At some point Saturday afternoon, Minnesota coach Ryan Saunders planned to walk around Staples Center, taking in the scene. He wanted to see the flowers, jerseys and other remembrances of Kobe Bryant that have gathered in layers of purple and gold since his death last Sunday.
“Anybody who comes near Staples Center feels the respect and just feels the emotion around here,” Saunders said.
But first, there was a basketball game for which the Timberwolves desperately needed to prepare. Minnesota was on a losing streak that had reached three weeks, so Saunders’ energy was pulled in a different direction before tipoff. He was not alone.
In recent days, Clippers coach Doc Rivers also has tried striking the balance between respecting the grieving process that followed the death of Bryant and eight others in a helicopter crash, while also moving forward.
Bryant’s pair of retired Lakers jerseys remained uncovered high above the court Saturday, looming over the Clippers’ 118-106 victory over the Timberwolves. But this, the Clippers’ third game since the crash, was the first not to open with a moment of silence or an intentional 24-second violation as a tribute to the number Bryant wore with the Lakers.
“We just needed a win and to get back to being normal, as much as we can,” Rivers said.
For a roster with several players and coaches who were close with Bryant, normal remains a relative term. And yet Friday’s emotional pregame tribute at Staples Center amid the Lakers’ first game back — a moment Rivers called “phenomenal” — felt like a turning point amid the grief.
“Dealing with tragic moments like that, you know, every day always, it gets better every day,” said forward Kawhi Leonard, who scored 31 points with six rebounds, four assists and only one turnover in fewer than 24 minutes for the Clippers (34-15). “You know what I mean? And when you do a tribute video or if you see his face, then you know those emotions come back. So I guess us not being able to do something like that before the game kind of makes it easier to go out there and play.”
A late scratch Thursday against Sacramento because of tightness in his lower back, Leonard continued to make the game appear easy in his return by scoring 24 first-half points. He finished with his ninth consecutive game with at least 30 points, the second-longest streak in Clippers history, behind only World B. Free’s run of 11 in 1980.
If the atmosphere inside the arena following the early afternoon tipoff often felt flat, emotion still weighed heavily over the game. Mourners crowded L.A. Live outside, with many standing shoulder to shoulder.
“It’s kind of surreal that a guy we’ve grown up idolizing, such an icon, someone that his fans thought of as untouchable and able to do anything, get through anything, died,” said Timberwolves center Karl-Anthony Towns, who had 32 points and 12 rebounds in his team’s 11th consecutive defeat. “Someone who we thought was so immortal becomes very mortal. It hurts. It’s also an eye-opening thing that any moment we all could go.”
Said Saunders: “You can feel what Kobe meant to, not just the game of basketball, but to a city and probably to people that might not have been basketball fans.”
The scene contrasted with the circumstances of the game itself, which should have been a joyous occasion for the Clippers. They played with a healthy roster for only the second time all season, and the first since Christmas.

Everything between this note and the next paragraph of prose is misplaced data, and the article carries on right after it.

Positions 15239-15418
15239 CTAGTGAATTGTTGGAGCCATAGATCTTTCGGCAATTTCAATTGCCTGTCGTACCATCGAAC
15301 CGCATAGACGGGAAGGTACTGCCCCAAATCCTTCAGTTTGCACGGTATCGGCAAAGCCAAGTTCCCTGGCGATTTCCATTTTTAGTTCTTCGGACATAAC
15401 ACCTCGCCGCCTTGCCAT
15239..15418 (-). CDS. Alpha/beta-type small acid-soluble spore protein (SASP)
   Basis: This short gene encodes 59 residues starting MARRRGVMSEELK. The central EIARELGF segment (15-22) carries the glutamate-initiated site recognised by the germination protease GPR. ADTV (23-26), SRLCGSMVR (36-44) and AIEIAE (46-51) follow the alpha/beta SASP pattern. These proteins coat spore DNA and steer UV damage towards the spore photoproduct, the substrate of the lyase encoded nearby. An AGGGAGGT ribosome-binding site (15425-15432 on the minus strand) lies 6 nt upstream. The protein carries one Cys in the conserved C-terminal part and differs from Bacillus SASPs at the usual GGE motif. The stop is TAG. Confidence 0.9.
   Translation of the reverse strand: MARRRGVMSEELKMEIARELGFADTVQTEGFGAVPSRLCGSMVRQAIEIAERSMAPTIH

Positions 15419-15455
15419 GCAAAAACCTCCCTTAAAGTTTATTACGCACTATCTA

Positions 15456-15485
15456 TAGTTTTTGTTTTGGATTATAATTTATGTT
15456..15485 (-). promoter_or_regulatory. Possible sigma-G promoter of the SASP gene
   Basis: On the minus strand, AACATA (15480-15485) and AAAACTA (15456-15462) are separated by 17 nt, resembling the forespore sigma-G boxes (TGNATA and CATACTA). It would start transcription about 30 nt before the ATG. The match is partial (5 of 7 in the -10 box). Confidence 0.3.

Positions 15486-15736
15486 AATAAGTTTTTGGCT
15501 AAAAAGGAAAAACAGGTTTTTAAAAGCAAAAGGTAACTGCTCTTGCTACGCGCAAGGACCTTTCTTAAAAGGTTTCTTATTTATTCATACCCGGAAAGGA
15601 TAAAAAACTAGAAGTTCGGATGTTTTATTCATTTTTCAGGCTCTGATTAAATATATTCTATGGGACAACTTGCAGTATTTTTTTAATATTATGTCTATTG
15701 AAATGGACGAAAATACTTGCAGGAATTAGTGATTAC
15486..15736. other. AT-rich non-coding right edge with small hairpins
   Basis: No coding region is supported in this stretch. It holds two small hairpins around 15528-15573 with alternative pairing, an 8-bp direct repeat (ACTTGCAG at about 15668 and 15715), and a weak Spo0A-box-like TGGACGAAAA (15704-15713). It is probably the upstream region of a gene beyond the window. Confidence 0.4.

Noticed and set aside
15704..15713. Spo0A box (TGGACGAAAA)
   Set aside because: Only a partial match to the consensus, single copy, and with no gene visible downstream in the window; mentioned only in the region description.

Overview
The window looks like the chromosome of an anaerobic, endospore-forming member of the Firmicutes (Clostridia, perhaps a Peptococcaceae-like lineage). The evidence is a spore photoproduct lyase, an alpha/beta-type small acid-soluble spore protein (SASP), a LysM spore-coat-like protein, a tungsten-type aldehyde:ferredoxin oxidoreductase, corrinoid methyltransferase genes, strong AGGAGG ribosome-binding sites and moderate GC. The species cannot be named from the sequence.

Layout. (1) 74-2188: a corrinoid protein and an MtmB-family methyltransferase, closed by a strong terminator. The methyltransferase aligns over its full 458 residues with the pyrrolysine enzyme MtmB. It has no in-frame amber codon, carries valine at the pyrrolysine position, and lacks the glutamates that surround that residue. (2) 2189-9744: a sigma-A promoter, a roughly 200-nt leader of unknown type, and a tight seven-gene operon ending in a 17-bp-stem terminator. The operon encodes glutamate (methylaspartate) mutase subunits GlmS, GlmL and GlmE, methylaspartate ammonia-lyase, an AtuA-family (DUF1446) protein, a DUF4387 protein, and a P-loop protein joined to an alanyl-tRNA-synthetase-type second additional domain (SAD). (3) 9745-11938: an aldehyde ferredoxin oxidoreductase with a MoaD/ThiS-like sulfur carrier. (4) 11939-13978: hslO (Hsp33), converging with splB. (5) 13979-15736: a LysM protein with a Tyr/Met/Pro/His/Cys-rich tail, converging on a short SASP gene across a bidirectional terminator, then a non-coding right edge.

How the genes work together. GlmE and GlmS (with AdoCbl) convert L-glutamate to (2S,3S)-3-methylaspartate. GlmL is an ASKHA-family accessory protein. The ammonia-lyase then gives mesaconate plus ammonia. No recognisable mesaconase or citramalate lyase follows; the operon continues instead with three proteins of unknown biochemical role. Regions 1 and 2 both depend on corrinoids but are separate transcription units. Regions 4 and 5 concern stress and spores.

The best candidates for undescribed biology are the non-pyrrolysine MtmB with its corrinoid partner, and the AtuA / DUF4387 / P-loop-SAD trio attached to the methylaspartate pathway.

The Clippers are now 14-1 following a loss. More than a fifth of their points came in transition, their second-highest percentage this season. Paul George scored 21 points in 25 minutes and Lou Williams added 17 and Montrezl Harrell 16 off the bench.
“It felt great to get back out there with the guys, be full strength,” George said. “It’s always good whenever we can do that and build toward something great. I feel good. I feel good. It’s all about building up towards that marathon at the end of the year.”
Even then, the team couldn’t escape reminders of the roster’s fragility. Amid an 8-2 run in the final 71 seconds of the first half that put the Clippers ahead seven at halftime, Harrell rolled an ankle. He returned, however, and played 11 second-half minutes.
George and Leonard each made three-pointers early in the second half to push the lead to 13, but George was inadvertently hit in the face and stayed on the court for nearly a minute. The forward, who missed nine consecutive games with an injured hamstring before returning Thursday, checked back in later and made a step-back jumper with seconds remaining in the quarter for a 12-point lead.
Their roll, and the Timberwolves’ rut, continued as George made a 27-foot three-pointer, a midrange jumper from the right side and a tip-in dunk in the fourth quarter’s first three minutes. Minnesota (15-33), meanwhile, didn’t score until 8:31 remained in the game, when its deficit had grown to 19.
“The game last night was important for the league, I think,” Rivers said. “Now you can feel everybody, we can get back to basketball.”
Leonard and his teammates were soon in the air headed toward San Diego State University, who was retiring Leonard’s jersey Saturday evening. Teammates and staffers boarded one plane Rivers said was chartered by owner Steve Ballmer, while Leonard and his friends and family took another.
Based on a recommendation from Bryant this summer, Leonard had used the same helicopter company, and pilot, involved in last Sunday’s crash. Asked whether he always would have used a plane to commute Saturday to San Diego, or whether Bryant’s crash changed his mind about using a helicopter, Leonard said the number of his friends and family led him to use a plane.
“I really don’t know the truth around [the crash], but what’s out there is, with a lot of fog, a lot of my helicopter flights got canceled because of fog,” he said. “If it’s a clear day then, maybe yeah, I would take it, just not at this particular point just because I have people with me.”